BROOKINGS, S.D. (KELO) – Saturday is the biggest one day event in the Dakotas with the annual Hobo Day parade at South Dakota State University. KELOLAND News got a sneak peak of some of the parade floats ahead of the homecoming event.
Between 13,000 to 15,000 people line the streets of Medary and downtown Brookings to watch the student organizations, local marching bands and non-profit groups for the university’s homecoming.
“It’s so much fun to get together throughout the week and build a float with all of your friends, to figure out ‘How can we make this look good,’ ‘How can we advertise our clubs well?” Alexandra Johnson, president of the wildlife and fisheries conservation club said.
This year, the wildlife and fisheries club is partnering with four other clubs in the natural resource department to build their parade float.
“All of our club’s focus on conservation or building a natural landscape, or managing wildlife,” Johnson said. “We thought we’d just bring that all together to show how each piece of our department fits together to incorporate natural landscape.”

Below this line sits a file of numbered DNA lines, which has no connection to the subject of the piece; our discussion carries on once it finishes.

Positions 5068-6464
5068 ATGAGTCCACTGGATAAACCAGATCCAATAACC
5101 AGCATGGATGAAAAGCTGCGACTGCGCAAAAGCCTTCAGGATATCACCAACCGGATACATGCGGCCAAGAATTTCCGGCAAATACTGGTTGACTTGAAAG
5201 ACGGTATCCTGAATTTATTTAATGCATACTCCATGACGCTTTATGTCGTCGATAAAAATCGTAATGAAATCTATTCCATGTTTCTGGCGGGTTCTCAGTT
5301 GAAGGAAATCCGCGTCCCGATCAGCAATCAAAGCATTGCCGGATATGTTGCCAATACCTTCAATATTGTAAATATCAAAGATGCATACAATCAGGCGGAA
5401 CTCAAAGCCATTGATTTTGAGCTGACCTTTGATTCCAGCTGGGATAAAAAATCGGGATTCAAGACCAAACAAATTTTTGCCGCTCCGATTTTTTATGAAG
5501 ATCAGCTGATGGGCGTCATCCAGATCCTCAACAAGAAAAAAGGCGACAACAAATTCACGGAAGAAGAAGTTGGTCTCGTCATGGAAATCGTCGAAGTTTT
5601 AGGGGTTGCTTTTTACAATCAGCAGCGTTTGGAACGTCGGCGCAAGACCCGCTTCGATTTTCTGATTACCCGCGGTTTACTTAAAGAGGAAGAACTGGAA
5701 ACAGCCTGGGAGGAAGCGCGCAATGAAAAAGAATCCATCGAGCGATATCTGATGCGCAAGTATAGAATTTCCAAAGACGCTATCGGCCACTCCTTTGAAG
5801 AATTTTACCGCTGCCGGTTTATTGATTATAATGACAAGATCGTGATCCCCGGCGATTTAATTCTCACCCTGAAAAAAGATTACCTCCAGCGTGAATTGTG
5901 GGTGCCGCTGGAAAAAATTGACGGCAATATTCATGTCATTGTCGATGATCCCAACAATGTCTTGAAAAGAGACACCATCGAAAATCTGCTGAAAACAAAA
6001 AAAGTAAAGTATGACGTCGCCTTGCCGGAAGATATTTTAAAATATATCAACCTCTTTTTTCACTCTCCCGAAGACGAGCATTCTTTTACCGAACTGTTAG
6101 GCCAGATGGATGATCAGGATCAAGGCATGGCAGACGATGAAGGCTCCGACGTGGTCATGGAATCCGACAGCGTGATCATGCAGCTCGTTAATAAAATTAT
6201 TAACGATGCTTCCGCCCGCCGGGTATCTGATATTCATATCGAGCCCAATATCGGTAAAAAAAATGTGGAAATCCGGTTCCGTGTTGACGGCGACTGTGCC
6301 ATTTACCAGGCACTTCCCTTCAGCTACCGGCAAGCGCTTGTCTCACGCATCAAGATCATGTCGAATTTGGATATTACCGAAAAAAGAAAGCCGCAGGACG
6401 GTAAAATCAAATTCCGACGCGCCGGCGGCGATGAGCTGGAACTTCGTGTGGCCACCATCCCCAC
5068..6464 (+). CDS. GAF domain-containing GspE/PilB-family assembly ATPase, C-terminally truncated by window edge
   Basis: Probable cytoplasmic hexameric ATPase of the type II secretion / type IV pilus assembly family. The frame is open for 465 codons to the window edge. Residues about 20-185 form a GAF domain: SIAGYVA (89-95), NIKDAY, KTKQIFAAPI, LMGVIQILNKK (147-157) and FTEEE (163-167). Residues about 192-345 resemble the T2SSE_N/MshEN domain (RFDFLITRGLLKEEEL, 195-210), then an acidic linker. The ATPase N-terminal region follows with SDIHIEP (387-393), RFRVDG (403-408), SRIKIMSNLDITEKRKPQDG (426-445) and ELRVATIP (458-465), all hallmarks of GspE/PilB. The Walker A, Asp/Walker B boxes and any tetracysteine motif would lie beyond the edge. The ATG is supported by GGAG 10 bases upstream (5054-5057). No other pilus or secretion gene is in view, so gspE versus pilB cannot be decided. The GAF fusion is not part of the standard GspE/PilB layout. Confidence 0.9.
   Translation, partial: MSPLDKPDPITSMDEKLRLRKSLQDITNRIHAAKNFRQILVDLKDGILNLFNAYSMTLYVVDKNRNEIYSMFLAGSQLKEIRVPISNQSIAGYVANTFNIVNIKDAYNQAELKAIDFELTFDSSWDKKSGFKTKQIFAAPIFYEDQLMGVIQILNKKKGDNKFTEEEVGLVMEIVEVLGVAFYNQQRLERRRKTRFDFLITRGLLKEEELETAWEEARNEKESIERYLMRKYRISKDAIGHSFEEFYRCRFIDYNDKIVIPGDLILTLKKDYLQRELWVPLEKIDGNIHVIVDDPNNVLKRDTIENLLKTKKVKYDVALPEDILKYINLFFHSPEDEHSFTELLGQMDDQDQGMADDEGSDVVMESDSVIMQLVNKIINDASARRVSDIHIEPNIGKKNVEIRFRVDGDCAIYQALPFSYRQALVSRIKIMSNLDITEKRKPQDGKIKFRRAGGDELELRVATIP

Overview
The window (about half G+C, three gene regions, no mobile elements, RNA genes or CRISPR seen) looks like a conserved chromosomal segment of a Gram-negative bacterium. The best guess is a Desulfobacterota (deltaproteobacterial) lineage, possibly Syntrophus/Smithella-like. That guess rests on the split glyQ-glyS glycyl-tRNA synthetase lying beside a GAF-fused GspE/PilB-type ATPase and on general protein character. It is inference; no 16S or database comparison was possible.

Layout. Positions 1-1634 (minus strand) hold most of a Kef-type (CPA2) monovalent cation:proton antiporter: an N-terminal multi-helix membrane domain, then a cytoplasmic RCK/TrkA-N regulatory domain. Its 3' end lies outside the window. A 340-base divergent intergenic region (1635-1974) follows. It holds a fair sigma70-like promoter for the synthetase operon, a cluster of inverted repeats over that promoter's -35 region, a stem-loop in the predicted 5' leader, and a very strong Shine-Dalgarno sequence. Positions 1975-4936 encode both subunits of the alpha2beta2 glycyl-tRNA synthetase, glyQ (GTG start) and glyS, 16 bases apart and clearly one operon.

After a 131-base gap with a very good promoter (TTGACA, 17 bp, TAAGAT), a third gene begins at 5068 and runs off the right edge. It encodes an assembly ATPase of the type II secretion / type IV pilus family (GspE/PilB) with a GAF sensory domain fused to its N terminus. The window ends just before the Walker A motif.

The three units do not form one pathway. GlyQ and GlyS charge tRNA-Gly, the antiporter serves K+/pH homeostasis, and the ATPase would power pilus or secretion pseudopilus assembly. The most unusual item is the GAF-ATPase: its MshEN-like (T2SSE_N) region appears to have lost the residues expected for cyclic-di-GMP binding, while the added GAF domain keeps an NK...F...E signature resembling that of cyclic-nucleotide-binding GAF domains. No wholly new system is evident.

Marissa Vogt, president of the Hobo Day Committee, said her favorite part of Hobo Week is walking in the parade and seeing how all the student organization floats turned out. A special moment for the Hobo Day Committee is right after the parade is finished and the months of preparation pay off.
“I’m really excited to see all the floats that students have prepared, especially with our fantastic floats program,” Vogt said. “My favorite moment is at the end of the parade, because the week has passed and seeing the committee’s hard work shown off and they can get to take in the moment. Everyone is cheering for them along the parade route as well, it’s super fun.”
State-a-thon is a student organization that raises money for Children’s Miracle Network. The club participates in events throughout the year to raise money and awareness for cancer research. State-a-thon’s float theme this year is “All Aboard the Miracle Train.” There will be some children with the non-profit and their families who get to walk in the parade.
“I think getting to hype up those kids in any way that we can for them to not think about what disease or sickness they have is a good way to lift their spirits,” McKenna Sichmeller, the co-chair for State-a-thon, said.
The parade starts at 9:30 Saturday morning, with the sold out football game against the University of Northern Iowa to follow at 2 p.m.